This is the second part of my adoption story. It stands alone. But, if you would like to read part 1 first, go to My Adoption Story – Part 1
After the initial shock of finding out I was adopted as related in part one of this set of posts, being adopted wasn’t a big deal. And never felt like my parents treated me any differently. I never had any emotional pain or longing regarding my birth mother giving me up for adoption.
But as I got older, one thing began to bother me. I started wondering what it was like to give up your child for adoption. I wondered what might birth mother was feeling now. I wondered if she wondered how things turned out for me. I wondered if she wondered how I felt about her. What laid most strongly on my heart was that I wanted her to know that she did the right thing, and everything turned out well.
But for the longest time, I never did anything about it. When I say, “for the longest time,” I mean like 35 years.
Maybe it was because I was approaching 50. Maybe it was because my grandparents and my father had passed away. Whenever the reason, contacting my birth mother began to take on more urgency.
I imagined her not knowing what happened to a child she gave birth to. I imagine her wondering whether things turned out better for her child than if she had kept her child. I imagined her wondering if her child was upset or hurt about being given up for adoption. So, I finally decided it was time to act.
The natural starting point was to ask my mom if she knew anything about my birth mother. It was supposed to be a closed adoption, but it turns out that somehow my mom had my birth mother’s name.
It was an unusual name. I’m not going to give it to you because I want to protect by birth mother’s privacy. But, I google the name and immediately got some interesting results.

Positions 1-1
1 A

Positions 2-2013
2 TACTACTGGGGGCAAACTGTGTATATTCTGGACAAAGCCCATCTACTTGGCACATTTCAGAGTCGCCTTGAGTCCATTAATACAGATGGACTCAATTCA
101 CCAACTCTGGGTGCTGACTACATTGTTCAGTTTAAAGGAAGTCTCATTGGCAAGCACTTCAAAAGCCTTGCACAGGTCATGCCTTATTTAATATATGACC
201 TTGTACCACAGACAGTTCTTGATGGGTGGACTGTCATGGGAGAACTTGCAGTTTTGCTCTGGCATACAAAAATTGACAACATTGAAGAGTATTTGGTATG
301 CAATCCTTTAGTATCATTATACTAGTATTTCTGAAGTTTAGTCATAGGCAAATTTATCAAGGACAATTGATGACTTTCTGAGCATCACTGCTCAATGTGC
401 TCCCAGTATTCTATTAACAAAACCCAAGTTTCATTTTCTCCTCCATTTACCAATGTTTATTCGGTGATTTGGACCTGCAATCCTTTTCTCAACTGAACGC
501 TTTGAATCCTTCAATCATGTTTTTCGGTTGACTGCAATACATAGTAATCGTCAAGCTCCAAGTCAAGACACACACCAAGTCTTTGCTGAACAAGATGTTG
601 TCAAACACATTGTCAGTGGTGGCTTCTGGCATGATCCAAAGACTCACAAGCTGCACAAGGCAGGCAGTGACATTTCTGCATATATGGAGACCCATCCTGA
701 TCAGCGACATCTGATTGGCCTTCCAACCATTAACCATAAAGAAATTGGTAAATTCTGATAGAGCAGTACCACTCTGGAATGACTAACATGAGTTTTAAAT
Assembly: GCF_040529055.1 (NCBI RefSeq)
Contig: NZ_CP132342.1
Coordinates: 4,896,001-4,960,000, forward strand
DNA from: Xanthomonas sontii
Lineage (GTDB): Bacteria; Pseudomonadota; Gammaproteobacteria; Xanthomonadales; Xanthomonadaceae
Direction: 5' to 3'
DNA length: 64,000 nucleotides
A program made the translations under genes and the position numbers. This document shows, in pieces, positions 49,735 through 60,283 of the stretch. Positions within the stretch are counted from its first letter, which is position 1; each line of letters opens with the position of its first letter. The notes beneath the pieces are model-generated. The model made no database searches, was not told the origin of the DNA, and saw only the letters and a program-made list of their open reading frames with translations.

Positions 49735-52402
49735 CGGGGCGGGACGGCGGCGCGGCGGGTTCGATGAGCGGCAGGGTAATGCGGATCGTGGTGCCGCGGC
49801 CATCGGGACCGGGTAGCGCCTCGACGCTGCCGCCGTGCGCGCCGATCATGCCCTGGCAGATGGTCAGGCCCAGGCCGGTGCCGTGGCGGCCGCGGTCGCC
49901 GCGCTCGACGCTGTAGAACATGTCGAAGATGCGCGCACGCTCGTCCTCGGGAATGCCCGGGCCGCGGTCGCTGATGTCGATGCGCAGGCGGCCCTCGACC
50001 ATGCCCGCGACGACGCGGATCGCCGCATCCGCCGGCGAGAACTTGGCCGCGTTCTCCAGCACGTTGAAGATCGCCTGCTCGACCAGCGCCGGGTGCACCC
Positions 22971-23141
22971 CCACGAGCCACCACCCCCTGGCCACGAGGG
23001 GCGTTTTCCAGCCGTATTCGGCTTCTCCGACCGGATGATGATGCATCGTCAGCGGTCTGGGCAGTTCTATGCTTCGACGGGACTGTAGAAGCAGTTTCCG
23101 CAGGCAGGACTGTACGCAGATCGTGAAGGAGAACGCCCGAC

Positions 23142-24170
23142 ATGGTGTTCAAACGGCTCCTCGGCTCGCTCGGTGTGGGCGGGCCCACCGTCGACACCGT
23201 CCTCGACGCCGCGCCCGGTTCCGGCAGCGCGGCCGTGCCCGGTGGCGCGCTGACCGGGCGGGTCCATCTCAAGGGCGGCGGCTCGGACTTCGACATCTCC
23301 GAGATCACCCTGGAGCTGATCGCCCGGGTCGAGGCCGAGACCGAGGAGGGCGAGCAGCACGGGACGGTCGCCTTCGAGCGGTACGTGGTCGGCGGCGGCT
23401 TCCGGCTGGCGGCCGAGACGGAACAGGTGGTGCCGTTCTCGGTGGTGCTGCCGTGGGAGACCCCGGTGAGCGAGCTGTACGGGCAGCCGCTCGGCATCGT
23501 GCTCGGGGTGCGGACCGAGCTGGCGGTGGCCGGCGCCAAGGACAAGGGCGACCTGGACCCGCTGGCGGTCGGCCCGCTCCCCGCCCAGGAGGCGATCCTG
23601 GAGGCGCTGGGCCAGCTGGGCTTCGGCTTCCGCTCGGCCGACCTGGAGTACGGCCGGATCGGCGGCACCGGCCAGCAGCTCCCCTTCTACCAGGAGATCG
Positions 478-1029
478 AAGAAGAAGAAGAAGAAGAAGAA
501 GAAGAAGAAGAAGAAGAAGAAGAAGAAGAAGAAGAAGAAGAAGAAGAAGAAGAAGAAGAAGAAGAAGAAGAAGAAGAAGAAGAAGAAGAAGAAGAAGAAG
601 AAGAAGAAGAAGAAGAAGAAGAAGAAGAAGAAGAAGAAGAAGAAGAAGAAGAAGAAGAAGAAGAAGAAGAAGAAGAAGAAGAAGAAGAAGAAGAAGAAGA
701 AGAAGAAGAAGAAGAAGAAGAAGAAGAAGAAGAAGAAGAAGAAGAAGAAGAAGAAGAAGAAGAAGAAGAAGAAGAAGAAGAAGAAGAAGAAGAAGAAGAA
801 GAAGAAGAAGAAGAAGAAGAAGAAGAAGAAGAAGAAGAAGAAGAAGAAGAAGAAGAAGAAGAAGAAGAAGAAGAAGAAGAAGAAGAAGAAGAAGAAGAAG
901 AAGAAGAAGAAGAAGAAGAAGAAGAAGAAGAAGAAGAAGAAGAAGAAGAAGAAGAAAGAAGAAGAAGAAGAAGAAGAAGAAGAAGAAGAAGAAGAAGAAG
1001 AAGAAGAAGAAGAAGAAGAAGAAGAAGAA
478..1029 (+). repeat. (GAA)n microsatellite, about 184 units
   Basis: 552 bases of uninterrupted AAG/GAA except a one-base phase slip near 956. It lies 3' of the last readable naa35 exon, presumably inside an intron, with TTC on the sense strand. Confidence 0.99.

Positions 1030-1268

I found a letter to the editor she had written to the paper in the town where she lives. I also found a legal name change back to her maiden name. If she hadn’t changed her name back to her birth name, I might never have found her. I searched for her contact information in that town and found her address and phone number.
Then I waited.
I wasn’t sure how to go about contacting her. Should I send her a letter? Should I call her? Should I have a neutral friend call her and say he’s calling on behalf of her adopted child, in case there is some reason she never wants contact with me? What is the proper way for an adopted child from a closed adoption to go about establishing contact if he finds his birth mother?
After quite a bit of hemming and hawing, I made a decision. I had talked to a friend who had agreed to call her for me. But one day after few weeks, I decided to pick up the phone and call her. I remember that I was out walking, thinking through everything. I said to myself, “I just need to do it.” So, I turned around, walked home, and mad the call.
After a couple of rings, she answered the phone.
Her voice was a little feebler than I expected it to sound. I could hear people talking in the background. “She’s not alone,” I thought. “That’s not ideal. Now, what do I do? What if I identify myself and she starts crying or something in front of her guests?”
“Hi. My name is John. I think I might be the son you gave up for adoption in 1966.”
She answered without hesitation.
“That may be true.”
“It sounds like you have people with you. May I call you at a more convenient time.”
“Yes. That would be good.”
So, we set up a time in the next day or two. I remember being quite nervous as the appointed time for the phone call approached because I knew we would have time to talk.
To be continued…
I hate to string you along, but I also hate long blog posts when I expect short ones. So, I will tell you how our first contact went in my next post. Now that I’m started, I think this story will take four or more posts to tell. (Part 3 is posted now. Find it here: My Adoption Story – Part 3)
You are God’s gift to the world. Believe it. Own it. Live it!